Editorial

Social media needs an independent oversight body

| Updated on June 05, 2020 Published on June 05, 2020

Self-regulation is not working. Neither can it be left to governments to regulate as this could become a potent weapon to control public discourse

The public spat involving Twitter, Facebook, and President Donald Trump has once again exposed Facebook’s double standards when it comes to regulating content on its platform. Twitter ‘fact-checked’ two of Trump’s tweets and labelled another on George Floyd as glorifying violence. Twitter also disabled a video by the President’s campaign team citing copyright infringement. Facebook, on the other hand, refused to take down a controversial post by Trump despite protests from its own employees. Mark Zuckerberg, Founder of Facebook, defended his decision by saying that though he did not agree with the President’s views, the social network’s free speech principles warranted that the post could not be taken down. In sharp contrast, ahead of the general elections in India in 2019, Facebook took down 1,000 pages and accounts for allegedly engaging in coordinated inauthentic behaviour or spam. Of this, 687 were associated with entities close to the opposition Congress party. In that instance, Facebook based its action on user behaviour, without even going into the content they posted. There were no concerns about free speech expressed by the social media platform while taking down the pages then.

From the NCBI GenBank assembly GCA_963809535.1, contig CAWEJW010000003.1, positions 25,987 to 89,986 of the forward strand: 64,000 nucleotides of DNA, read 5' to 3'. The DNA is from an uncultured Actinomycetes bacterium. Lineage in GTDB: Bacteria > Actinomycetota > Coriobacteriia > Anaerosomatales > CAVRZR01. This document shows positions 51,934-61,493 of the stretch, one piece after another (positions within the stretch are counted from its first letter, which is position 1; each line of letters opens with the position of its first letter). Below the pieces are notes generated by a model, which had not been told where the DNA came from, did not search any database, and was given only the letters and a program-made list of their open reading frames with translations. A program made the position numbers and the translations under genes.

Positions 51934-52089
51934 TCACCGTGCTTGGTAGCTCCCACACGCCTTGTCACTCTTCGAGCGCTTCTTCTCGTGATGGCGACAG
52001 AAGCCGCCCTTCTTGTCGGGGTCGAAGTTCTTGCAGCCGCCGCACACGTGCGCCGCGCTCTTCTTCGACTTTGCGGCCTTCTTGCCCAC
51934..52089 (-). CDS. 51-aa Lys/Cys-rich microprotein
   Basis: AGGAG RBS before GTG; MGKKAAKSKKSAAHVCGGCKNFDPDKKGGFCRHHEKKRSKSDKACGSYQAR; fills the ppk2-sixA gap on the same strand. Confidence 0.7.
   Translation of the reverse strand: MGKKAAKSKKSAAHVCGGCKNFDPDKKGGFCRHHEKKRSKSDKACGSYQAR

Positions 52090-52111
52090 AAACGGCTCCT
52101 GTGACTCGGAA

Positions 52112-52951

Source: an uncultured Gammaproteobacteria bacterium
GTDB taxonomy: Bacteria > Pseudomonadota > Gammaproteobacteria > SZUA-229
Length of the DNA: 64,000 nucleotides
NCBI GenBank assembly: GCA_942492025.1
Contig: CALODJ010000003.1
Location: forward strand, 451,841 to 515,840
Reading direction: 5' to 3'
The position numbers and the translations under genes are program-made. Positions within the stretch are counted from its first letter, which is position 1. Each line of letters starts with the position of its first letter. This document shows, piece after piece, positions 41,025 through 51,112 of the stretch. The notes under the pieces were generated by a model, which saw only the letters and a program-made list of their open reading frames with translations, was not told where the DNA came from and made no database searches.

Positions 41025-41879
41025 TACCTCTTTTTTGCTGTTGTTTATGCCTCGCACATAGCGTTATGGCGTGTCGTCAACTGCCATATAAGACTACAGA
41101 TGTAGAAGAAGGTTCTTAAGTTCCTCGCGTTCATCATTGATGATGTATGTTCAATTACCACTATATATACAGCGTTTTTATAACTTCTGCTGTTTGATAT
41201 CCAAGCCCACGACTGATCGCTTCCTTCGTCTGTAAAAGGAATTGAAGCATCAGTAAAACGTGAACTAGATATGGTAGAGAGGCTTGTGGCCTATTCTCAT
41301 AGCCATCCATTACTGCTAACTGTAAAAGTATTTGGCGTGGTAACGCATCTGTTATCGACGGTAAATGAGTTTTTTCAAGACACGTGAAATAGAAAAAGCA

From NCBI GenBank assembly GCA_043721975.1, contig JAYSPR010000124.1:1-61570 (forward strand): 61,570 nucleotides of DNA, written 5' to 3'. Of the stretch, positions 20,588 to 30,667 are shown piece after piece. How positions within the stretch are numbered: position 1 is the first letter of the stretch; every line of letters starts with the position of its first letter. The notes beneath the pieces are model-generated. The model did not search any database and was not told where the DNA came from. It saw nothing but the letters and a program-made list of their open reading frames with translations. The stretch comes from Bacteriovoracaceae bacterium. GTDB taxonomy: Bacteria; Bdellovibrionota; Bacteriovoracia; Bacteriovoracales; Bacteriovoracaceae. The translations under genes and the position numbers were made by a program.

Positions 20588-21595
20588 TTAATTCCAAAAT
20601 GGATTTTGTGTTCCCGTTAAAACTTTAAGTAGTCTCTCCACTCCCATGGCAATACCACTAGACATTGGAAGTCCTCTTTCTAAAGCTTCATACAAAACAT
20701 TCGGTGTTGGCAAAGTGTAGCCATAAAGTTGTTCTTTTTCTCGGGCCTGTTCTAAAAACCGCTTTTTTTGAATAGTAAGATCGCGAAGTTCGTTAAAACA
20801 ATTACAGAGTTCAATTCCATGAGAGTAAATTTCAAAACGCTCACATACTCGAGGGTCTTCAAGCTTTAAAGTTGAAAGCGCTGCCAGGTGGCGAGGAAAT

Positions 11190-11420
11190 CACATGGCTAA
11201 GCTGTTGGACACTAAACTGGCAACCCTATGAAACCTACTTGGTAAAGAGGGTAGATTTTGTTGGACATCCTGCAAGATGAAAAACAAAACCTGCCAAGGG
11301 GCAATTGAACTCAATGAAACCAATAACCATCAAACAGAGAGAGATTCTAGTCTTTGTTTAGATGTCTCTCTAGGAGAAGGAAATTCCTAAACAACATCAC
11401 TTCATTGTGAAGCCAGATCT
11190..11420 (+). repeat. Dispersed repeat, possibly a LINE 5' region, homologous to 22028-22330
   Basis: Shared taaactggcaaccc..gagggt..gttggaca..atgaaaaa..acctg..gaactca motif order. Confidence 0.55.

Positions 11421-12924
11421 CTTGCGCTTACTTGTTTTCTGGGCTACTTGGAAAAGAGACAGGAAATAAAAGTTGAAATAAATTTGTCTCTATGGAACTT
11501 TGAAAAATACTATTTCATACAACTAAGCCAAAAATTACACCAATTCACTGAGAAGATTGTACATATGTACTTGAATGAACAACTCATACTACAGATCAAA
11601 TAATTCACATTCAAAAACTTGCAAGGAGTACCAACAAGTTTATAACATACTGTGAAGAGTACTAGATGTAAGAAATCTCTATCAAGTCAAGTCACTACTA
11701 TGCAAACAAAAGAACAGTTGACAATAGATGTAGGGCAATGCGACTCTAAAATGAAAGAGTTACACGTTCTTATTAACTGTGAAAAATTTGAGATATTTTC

This lack of consistency could set a dangerous precedent as pages related to political dissent or a social campaign could be taken down, or left untouched, depending on how Facebook perceives the situation or how vulnerable it is to pressure from governments. The social media platform recently set up an oversight board in a bid to showcase that it can self-regulate. However, a big drawback of this board is that, with up to 90 days allowed for a decision, it is simply not designed for an era of instantaneous transmission. A platform which has been accused of not doing enough to prevent users’ data from being leaked to third party entities cannot be trusted to do its own policing. Neither can it be left to governments to regulate as this could become a potent weapon to control public discourse. Given the influence social media platforms wield on public opinion, electoral outcomes and consumer behaviour, it is time to set up an independent regulatory oversight mechanism.

In India, social media is both unregulated and vulnerable to government pressure. While social media has enhanced the free flow of information and supported freedom of speech, it has also led to the rise of hate-mongering — India leads the world in the number of official “take down” orders issued to social media. Policymakers must put in a framework that brings in transparency in terms of the responsibilities and rights of all stakeholders — users, intermediaries, and the government.

Published on June 05, 2020
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